Excuses only lead to death

Alarm buzzer startles you awake. Your hand automatically finds the snooze button as you critically stare at the numbers on your clock telling yourself, “It took me forever to fall asleep last night. It won’t kill me to get nine more minutes of sleep.”

When it goes off again, you hit the snooze again thinking, “I’m doing pretty well lately. I can miss prayer time this morning. Plus I prayed extra yesterday, so I’m covered.”

Ten minutes to make your own breakfast seems like a little too much work, so you run out the door deciding that you deserve to splurge a little at your favorite donut shop for coffee and breakfast, since you just paid your bills and you “don’t have time” for breakfast anyway.

I could continue to describe the rest of the day with not-so-great yet not horrible decisions covered with excuses and justifications to why it’s really ok to not lead a life of excellence. You might now be thinking, “Sarah, those decisions really aren’t all that bad. What’s the big deal?”

Ever heard of the little foxes?

Catch the foxes for us,

the little foxes

that spoil the vineyards,

for our vineyards are in blossom.

The Song of Solomon 2:15

Little foxes sneak into vineyards and love to eat plants when they first begin to sprout, so the plant never has a chance to grow bigger. They cut it off from the beginning. Watch out for the little foxes! If you’re not aware of the little things in your life, you may never have a blooming vineyard! We often disregard the “little” things in our lives, and then a few weeks pass and we wonder why we’re “suddenly” so far from God. (Hint: it didn’t happen suddenly. You ignored the little foxes and your vineyard never got a chance to grow. You ignored the little things and allowed distractions to pile up so high, you lost sight of God. He didn’t go anywhere. You allowed it a barrier to grow over time.)

“Ok, I get the fox metaphor now, but I still don’t see how those first things are all that bad.” Stick with me here.

As humans, we tend to pursue “why” things happened. You can see it begin with small children:

“Eat your food, Jimmy”


“So you can grow big and strong.”


“So you can be like daddy.”


“So you can have a good life.”



You get the picture. We want to know “why” as adults too, especially when bad things happen. A childhood friend dies. Parents get divorced. We get divorced. A bomb goes off somewhere killing innocent people. A plane crashes. A parent dies. We want to know why.

Is it really helpful to understand the reason? Do you feel better when you know why? Generally not. The pain doesn’t go away because you know the reason.

Let’s tune it down a notch. How about when your roommate/child/spouse doesn’t do the dishes every day for a month? Or maybe your partner for a group project at school or work just doesn’t satisfactorily contribute. “WHY DID YOU DO THIS?”

It’s interesting that we need a reason for everything to happen. What if you stopped giving reason to everything for a day? Like instead of saying, “I ate four donuts BECAUSE I’ve had a rough week and I needed it,” you say, “I ate four donuts.”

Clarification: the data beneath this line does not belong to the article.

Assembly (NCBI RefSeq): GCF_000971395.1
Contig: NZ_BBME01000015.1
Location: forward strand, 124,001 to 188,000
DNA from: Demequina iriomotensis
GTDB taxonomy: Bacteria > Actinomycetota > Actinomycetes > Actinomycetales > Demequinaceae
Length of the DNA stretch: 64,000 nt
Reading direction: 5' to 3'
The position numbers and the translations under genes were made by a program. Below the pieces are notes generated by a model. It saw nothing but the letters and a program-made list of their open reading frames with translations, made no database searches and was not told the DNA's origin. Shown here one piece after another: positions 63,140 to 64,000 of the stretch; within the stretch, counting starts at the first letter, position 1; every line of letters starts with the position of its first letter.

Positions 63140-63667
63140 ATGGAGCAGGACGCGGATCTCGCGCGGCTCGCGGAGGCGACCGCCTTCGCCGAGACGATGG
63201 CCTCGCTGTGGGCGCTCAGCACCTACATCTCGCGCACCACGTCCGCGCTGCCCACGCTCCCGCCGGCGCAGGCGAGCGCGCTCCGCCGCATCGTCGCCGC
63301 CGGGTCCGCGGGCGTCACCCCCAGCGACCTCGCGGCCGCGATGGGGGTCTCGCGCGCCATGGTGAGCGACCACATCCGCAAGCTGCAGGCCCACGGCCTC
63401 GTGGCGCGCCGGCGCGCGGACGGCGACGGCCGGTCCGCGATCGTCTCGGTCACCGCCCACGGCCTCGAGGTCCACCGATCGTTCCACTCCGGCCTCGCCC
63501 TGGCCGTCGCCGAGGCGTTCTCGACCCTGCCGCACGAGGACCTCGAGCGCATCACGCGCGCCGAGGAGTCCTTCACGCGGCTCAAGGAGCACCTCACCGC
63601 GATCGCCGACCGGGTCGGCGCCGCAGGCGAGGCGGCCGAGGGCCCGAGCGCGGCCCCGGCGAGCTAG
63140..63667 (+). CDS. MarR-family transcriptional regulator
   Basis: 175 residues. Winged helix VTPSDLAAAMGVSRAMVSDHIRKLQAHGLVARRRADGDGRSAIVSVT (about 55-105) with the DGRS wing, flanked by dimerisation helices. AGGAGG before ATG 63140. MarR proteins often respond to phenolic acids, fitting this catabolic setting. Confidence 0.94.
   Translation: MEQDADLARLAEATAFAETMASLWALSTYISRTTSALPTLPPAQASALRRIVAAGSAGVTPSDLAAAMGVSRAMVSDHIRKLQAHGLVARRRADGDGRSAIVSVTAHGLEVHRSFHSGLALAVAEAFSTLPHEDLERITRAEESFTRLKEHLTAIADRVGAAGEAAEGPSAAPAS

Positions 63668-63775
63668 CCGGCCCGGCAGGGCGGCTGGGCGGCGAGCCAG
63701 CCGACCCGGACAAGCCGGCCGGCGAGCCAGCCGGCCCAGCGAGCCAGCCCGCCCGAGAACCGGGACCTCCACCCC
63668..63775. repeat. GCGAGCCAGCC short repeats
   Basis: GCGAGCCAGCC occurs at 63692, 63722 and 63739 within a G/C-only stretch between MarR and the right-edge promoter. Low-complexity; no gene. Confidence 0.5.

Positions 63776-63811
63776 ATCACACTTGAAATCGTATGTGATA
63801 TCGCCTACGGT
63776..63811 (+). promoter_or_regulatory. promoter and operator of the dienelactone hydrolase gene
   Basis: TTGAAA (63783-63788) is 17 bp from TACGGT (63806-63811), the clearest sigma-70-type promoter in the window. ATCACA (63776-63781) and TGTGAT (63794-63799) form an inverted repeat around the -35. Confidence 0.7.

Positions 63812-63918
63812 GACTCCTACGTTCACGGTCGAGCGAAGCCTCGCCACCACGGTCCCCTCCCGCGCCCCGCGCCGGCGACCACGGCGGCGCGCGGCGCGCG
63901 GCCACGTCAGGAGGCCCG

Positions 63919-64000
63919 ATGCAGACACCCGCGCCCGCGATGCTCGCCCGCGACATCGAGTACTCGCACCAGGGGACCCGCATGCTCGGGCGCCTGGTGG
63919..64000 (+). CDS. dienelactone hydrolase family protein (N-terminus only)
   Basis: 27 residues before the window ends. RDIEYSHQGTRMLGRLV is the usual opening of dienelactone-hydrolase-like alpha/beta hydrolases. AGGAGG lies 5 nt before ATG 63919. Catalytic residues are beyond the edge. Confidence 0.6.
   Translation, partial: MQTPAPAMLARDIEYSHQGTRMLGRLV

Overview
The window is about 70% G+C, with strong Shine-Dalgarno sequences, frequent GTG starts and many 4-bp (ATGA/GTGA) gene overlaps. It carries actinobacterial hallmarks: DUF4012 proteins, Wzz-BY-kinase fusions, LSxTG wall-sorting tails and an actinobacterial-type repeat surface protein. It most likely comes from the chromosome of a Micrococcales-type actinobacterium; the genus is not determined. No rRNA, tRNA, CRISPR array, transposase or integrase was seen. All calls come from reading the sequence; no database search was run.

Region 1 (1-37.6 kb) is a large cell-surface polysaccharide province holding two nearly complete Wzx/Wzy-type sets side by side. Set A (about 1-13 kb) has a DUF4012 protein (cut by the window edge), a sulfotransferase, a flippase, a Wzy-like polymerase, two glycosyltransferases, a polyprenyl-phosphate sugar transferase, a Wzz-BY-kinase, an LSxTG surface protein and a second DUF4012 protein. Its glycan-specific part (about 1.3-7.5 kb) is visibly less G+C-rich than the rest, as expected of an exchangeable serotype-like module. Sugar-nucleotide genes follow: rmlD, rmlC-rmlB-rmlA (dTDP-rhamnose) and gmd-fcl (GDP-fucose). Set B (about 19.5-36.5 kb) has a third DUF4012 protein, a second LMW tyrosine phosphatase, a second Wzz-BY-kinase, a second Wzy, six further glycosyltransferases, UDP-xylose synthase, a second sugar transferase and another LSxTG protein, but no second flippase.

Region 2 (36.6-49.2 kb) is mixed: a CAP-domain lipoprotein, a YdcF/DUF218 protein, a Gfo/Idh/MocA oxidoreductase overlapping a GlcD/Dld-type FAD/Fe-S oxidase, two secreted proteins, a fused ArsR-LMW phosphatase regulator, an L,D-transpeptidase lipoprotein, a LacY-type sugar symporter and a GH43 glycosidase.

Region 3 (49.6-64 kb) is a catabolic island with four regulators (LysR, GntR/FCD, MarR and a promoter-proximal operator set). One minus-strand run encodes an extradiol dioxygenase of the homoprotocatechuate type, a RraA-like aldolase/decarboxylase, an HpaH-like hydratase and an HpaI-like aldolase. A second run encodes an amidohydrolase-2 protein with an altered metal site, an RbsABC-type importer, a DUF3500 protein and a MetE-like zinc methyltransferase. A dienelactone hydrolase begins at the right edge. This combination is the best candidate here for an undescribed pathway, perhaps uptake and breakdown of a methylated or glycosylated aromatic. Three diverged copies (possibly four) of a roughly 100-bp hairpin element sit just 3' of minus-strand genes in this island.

Transform, “I’m late to school/work BECAUSE my baby was screaming/ my alarm didn’t go off/ traffic was horrible” to just “I’m late.”

Taking responsibility for your actions means you will first of all see the gravity of your mistake, but secondly (and more importantly) you will be able to grow from it. You will be able to see that the fault is yours and yours alone, and you can fix it. If the blame is outside of yourself, you’re placing responsibility on things you cannot control, which means you’re not guilty for failing, something else is. It feels better to fix the blame outwardly.

Perhaps the solution isn’t a need to discover why things happen, but instead how to improve upon it next time. So let’s transform the sentences even further:

“I’m late today, but tomorrow I will leave earlier so that I will be on time.”

That sentence includes no justification or guilt, but instead a solution—an agreement to learn from a mistake for which you are responsible.

I’m walking through a season of my life right now where I got distracted by little excuses, and found myself distant from the Lord. I’ve been choosing little excuses in every situation instead of choosing more of God. These choices led me to feeling lonely and lost. After weeks of trading a relentless pursuit of God in for more “me time”, movies, social media, tv shows, etc., I realized I stopped living life intentionally, and the more I cried about how lost I was becoming, the more I wanted to distract myself with more mindless activities.

How did I get here?

Excuses. Justification. BECAUSE.

All little foxes.

Yes. Pursuing Christ daily is hard. I get it. But avoiding him daily, even though is less work and feels nice initially, eventually leads to exhaustion, depression, isolation, anger, hopelessness, and more.

From this day forward, I don’t want nor need excuses in my life. I want to take responsibility for my actions and keep moving forward. I want to seek God daily, especially on the days it feels unnecessary or impossible. I’m done letting the little foxes steal from me. I want to get to the end of this life worn out and exhausted from a race well run with joy and perseverance. I don’t need a comfortable life that keeps me busy until I die. I desire a life of fullness with God who desires more to bless me abundantly than constantly forgive me.

I choose life, lived on purpose.


One thought on “Excuses only lead to death

  1. I love your heart and passion Sarah! Your hunger and pursuit for more is amazing and inspiring! I have recently been in this place of making excuses and not doing the hard things that benefit me greatly. The lack of effort steals so much from what could be gained. Thanks for the reminder to keep fighting and to fight hard. I needed this!


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